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  • Published: 13 Nov 2014
  • Updated: 13 Nov 2014
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The ending of 'The Fault In Our Stars' told by Hazels father.


1. Afterword

Although this is written in Hazel's book it does not mean I have read it, aside from the parts she allowed us to see at the time of her writing. I'm unsure of her intentions for it, it could be argued that a story demands to be heard, or in contrast that a personal account should, indeed, remain personal. Either way, I have not set eyes upon the words within. Maybe, in some ways, that makes me a respectable father but while of course her privacy is important, it is not the only reason.

As selfish as it is, I know that I cannot yet bare to relive the suffering and the loss which is enclosed within these pages. Through every moment of her illness Hazel was guaranteed to have this book by her side. I'm sure any parent would agree there is nothing worse to go through it, let alone live it through your child's eyes. So for that reason primarily, I have not read her book.

Equally as selfish, the Hazel I know was probably very different to the Hazel in these pages, I don't wish to change that now she is no longer here. Curious as I am, there is no doubt that there are parts of her I don't know and that is simply how it is. I question how many parents do truly know their children; the reality of it is that no matter how much we can shape their lives they are individuals.

Whether or not I will one day read it is a difficult decision and I'm not yet ready to face it. To me, it is not dissimilar to the scenario with the swing-set, I won't deny being somewhat saddened when it was sold. The now empty corner of the garden had once been a place of childhood happiness. Yet the object doesn't hold the memories, the mind does. Does that make the sentimentality of the object less valuable? No, but it is not needed to remember.

With that said this part is entirely for you, sweetheart.

Writing this here wasn't to finish your story because I don't think it needs an ending. Not all stories need an ending to be exceptional, you learnt that yourself from 'An Imperial Affliction'. I think I can finally understand both the novel and the concept now. Most of our stories finish midsentence, mid action or mid thought. There is no clean ending with all the details tied up. So writing here is just my way of making sure you have something of a message from me, to you. It might not be as colourful as Isaac's and Augustus', yet it’s none the less meaningful. Here, of all places seems the best place for it and I believe you'd agree.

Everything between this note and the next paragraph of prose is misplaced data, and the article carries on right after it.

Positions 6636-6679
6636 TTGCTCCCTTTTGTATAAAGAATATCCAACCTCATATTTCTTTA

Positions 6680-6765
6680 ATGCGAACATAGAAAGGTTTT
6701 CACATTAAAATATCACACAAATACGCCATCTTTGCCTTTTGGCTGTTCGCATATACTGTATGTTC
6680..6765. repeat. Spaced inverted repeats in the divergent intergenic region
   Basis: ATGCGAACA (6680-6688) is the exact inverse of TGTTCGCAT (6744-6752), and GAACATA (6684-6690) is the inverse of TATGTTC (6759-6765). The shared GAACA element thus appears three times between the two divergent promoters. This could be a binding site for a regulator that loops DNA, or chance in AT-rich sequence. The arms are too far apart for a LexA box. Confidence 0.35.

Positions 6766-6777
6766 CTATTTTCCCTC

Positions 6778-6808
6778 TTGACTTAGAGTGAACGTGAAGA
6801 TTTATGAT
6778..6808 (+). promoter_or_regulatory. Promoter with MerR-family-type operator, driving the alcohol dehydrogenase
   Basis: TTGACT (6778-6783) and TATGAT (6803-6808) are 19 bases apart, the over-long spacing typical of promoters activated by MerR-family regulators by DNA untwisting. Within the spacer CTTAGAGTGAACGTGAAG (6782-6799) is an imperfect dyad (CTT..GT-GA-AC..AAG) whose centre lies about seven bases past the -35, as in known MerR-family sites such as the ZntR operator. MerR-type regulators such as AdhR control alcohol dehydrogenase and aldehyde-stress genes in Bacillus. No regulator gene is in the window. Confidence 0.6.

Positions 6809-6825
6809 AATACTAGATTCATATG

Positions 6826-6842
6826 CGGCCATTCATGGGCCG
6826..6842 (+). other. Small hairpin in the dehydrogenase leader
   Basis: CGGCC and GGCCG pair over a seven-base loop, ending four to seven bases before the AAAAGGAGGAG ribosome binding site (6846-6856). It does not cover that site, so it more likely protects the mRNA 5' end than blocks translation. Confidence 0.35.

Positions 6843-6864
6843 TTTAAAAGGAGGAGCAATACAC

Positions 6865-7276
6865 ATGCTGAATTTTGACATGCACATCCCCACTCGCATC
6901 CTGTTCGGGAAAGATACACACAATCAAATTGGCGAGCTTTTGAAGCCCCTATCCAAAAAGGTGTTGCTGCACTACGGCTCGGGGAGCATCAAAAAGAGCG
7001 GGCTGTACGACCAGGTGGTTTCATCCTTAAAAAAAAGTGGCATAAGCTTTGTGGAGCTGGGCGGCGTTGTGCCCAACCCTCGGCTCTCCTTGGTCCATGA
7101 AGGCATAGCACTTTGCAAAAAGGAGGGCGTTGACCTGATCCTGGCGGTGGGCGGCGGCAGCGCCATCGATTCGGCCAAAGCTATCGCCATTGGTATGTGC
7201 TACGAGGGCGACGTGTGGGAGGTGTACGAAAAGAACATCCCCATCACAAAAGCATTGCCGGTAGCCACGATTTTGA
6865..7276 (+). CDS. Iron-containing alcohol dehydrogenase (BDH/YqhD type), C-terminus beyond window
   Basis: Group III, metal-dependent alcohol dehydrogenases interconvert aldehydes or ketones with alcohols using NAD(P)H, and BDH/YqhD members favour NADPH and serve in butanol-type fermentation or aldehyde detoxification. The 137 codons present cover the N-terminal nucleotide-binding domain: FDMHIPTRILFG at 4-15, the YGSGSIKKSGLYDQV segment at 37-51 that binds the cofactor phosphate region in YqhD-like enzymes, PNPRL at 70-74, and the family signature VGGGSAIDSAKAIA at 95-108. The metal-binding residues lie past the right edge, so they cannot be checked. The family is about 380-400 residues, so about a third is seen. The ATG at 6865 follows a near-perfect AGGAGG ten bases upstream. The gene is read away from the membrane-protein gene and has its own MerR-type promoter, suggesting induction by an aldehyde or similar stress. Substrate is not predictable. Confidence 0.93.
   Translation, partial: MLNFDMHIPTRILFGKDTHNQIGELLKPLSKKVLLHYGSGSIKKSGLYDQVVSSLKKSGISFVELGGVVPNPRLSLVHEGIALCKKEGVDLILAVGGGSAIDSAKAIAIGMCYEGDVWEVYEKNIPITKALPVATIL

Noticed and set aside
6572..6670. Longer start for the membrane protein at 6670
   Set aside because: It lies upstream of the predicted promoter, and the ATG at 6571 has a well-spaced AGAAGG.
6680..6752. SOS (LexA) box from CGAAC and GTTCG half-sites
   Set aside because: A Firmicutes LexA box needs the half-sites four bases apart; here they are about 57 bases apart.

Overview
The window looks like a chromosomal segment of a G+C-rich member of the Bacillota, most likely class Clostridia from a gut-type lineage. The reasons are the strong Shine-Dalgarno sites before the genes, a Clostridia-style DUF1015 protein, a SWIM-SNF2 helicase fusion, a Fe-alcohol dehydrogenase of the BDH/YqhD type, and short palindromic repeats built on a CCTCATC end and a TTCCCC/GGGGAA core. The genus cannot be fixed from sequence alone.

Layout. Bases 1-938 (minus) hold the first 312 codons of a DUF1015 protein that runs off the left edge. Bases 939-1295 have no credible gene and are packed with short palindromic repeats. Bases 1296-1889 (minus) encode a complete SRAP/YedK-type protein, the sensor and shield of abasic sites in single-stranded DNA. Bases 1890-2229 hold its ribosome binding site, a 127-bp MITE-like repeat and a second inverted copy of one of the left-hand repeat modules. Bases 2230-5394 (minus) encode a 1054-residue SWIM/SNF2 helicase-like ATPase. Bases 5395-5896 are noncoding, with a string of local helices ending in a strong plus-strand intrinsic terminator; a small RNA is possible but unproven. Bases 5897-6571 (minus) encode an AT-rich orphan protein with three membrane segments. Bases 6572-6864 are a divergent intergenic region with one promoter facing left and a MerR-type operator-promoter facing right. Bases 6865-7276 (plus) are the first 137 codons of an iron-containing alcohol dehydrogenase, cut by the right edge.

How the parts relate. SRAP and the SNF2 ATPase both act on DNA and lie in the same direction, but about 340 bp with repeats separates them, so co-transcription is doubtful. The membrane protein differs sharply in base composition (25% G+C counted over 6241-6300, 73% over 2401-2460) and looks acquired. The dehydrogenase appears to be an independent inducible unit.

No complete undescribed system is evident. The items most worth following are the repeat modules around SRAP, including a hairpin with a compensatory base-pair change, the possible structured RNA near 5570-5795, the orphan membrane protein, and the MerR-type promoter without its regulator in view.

One of the most important things I wanted to say, Hazel, is we're here for you. We're holding you close in our minds and hearts until the day we see you again. It is not necessary to talk about the loss we feel and how you shaped our world because you know that. It was inevitable, you knew that as well as I, that life will never quite be the same. Not a single day goes past where I don't think of you. However, your mother and I know how you'd kick us if we let our sadness rule us. So we're keeping our promise, as difficult as it is some days without you, our lives are still moving. I haven't broken a promise to you yet and that's not about to change.

I also wanted to update you, just in case you haven't had a chance to see for yourself yet. Or maybe you'd just like to hear it from your dad. Or maybe you won't hear it at all. Perhaps it's a fool’s comfort to write to you, I can only hope not. Your mother's training is going so well, in fact she's nearing completion of the course now. She'll be counselling children who are going through what you've gone through soon. I won't say children like you because you aren't and weren't your illness, there isn't anyone quite like you. Issac stops by every now and again, he's in remission now and is doing fantastically. He's still not convinced his other senses will ever accommodate his sightlessness but he seems happy in himself so who knows what his future holds?

It's a funny old life, Hazel. You would have thought by now, at my age, I would have worked it all out. The truth is, I don't think we ever get to work it out. Why is it some of us get longer to walk the earth than others? I don't believe there is a reason or greater meaning, it seems to be the brutally harsh reality of life. What I believe matters the most is not the duration of our time but how we use it. In my eyes, you lived for all the right reasons: for laughter, for friendship, for beautifully written words, for love, for thought, for sorrow, for experiencing and understanding what many cannot. I'm so proud of you for that.

As a final word, there are a lot of things I consider myself to be thankful for. I'm thankful for every moment I have shared with you. I'm thankful that you have always been aware of the love that your mother and I have for you, every step of the way, for to only tell someone you love them when it is too late is a terrible and tragic thing. Lastly, I'm grateful for everyone else who has loved you and told you so because you're the kind of girl who deserves to be cherished.



My God Hazel, your old man misses you.


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